While it may take months for these steps to unfold, especially if you’ve served that congregation long-term, it is very important to allow each step time to develop before engaging in the next. Unexpected triggers will draw up surprisingly deep feelings of denial, anger, hopelessness, loss, confusion, and depression. You may find yourself trying to bargain with God or replaying (and rewriting) conversations or events in your mind. It takes time for the Lord to help you sort these very real thoughts and emotions.
Temporary employment before moving to the next big thing may allow you vital processing time. The Lord doesn’t want to waste your pain, and because of the price you pay for these lessons, make sure to get everything out of them that you can.
As the initial tumult begins to recede, seek the Lord’s guidance regarding any behavior or attitude adjustments needed on your part. Address questions about your identity, gifts, and values. Only after making any adjustments that the Holy Spirit prompts, begin asking what He wants your life to be about, whether or not it is in ministry. Once your sense of focus begins eventually to clarify, only then you can begin finally to ask the “where to next?” question.
During this time, guard well your spiritual walk. A new sense of freedom or lack of accountability may entice you to step into gray areas you previously avoided. Keeping yourself clean in every way will protect you and help you hear the Lord’s voice as you cling to Him. He may become close to you in ways you have not experienced for a long time.
One of the greatest dangers you will encounter is simply the temptation to jump right into another ministry position and thus lose this valuable growth process. Do so, and you’ll probably have to repeat it again. Remember, Jesus loves you enough and desires to incorporate you into His work enough to give you more opportunities – with increasingly greater stakes – to experience transformation and His glory. The question is how many times will it take?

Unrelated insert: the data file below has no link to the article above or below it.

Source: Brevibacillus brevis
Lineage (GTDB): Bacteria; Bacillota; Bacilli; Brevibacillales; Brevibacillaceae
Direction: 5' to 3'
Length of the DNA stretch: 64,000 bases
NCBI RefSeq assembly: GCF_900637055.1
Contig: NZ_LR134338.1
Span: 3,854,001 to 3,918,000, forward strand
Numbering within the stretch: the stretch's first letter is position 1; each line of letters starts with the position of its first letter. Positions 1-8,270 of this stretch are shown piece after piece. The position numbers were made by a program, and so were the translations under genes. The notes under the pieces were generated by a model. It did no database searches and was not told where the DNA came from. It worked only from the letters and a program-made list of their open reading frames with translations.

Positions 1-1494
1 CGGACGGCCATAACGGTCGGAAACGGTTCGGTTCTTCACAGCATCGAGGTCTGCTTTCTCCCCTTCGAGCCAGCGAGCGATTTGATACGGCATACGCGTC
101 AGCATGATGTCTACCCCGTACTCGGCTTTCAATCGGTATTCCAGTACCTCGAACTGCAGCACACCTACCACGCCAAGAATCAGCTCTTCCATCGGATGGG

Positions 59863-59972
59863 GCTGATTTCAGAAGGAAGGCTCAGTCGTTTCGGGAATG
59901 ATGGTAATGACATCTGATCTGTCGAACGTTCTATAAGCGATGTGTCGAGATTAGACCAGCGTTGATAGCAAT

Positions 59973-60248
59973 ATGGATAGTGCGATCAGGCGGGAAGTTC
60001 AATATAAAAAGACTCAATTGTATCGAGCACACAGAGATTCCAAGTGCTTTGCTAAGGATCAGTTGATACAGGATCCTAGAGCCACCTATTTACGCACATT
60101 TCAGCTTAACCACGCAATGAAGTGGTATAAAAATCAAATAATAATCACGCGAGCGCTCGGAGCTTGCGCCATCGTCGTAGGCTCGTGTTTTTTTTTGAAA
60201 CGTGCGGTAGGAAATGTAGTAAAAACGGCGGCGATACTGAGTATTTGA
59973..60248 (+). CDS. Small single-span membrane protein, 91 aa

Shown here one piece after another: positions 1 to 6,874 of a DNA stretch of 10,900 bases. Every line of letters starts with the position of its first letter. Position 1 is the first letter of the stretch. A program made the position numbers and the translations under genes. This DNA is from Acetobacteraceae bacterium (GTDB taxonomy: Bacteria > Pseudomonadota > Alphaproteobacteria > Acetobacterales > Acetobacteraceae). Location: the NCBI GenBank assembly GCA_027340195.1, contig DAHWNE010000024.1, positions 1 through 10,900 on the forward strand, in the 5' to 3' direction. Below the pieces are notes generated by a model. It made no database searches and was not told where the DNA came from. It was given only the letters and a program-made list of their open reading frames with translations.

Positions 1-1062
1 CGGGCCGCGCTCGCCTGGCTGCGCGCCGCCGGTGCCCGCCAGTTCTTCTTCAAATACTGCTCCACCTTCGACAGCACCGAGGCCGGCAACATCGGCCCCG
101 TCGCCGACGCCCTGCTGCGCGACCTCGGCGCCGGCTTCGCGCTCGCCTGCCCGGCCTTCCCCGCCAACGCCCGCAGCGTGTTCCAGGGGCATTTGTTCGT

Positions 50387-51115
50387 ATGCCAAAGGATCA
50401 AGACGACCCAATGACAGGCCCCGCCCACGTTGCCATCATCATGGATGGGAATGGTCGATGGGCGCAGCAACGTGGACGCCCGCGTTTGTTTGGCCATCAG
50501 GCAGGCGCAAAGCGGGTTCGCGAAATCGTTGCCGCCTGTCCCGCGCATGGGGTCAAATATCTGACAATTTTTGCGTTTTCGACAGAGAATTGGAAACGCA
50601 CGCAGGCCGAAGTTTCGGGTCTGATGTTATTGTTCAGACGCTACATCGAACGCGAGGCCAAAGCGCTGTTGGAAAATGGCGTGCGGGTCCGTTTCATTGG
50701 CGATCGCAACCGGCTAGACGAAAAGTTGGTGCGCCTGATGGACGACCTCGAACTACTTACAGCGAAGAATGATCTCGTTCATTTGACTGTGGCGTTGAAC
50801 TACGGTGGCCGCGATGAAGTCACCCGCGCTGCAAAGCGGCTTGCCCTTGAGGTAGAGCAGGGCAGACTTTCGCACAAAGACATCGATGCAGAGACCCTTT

5) Pre-plan for your next transition.
A church has no obligation to provide a severance package, and even if offered, you likely will need financial support before completing the 4-step transition process. To provide a financial cushion for yourself, as soon as you take on a new position begin to weekly place aside at least 1/50th of your take-home pay. (That will be equivalent to the low end of corporate recommended severance pay of 1 week per year.) You will also need to consider health insurance options, such as a medical expense sharing group like Samaritan Newsletter, Medi-Share, or Christian Healthcare Ministries (my choice).
Side note to churches: Consider preparing for potential upcoming staff transition now by setting aside funds for severance pay if needed. Not only will you have funds ready should the need arise, you will also be able to bless your staff by easing their transition into a new ministry position. And if you require a severance contract, please word it sensitively and provide clauses to protect the staff person leaving as well as the church. Additionally, consider upcoming holidays or special needs. How you treat them at their moment of hurting reveals much about your character. Restoration is the key.
Renewal takes time. It took at least six months for me to no longer feel completely displaced, and at times that feeling remains. I’m still learning from this major life event and discovering its impact upon myself and others. I’m celebrating the small success steps, like feeling joy for the first time on a working day. These things will come. Regardless of circumstances, leaving well provides healing for those who remain and softens the path for those coming in. Allow Jesus to transform into growth the transition you face. If handled well, even harsh transition can become a crucible the Lord uses to refine your life into precious gold. Use the opportunity well!
Tim Miller has served small, medium, and multi-site congregations for over 30 years in volunteer, part-time, and full-time worship-related roles. He consults for growing church worship programs and delights in walking with other worship folk facing transition. Read his Smashwords author interview. He would love to hear from you!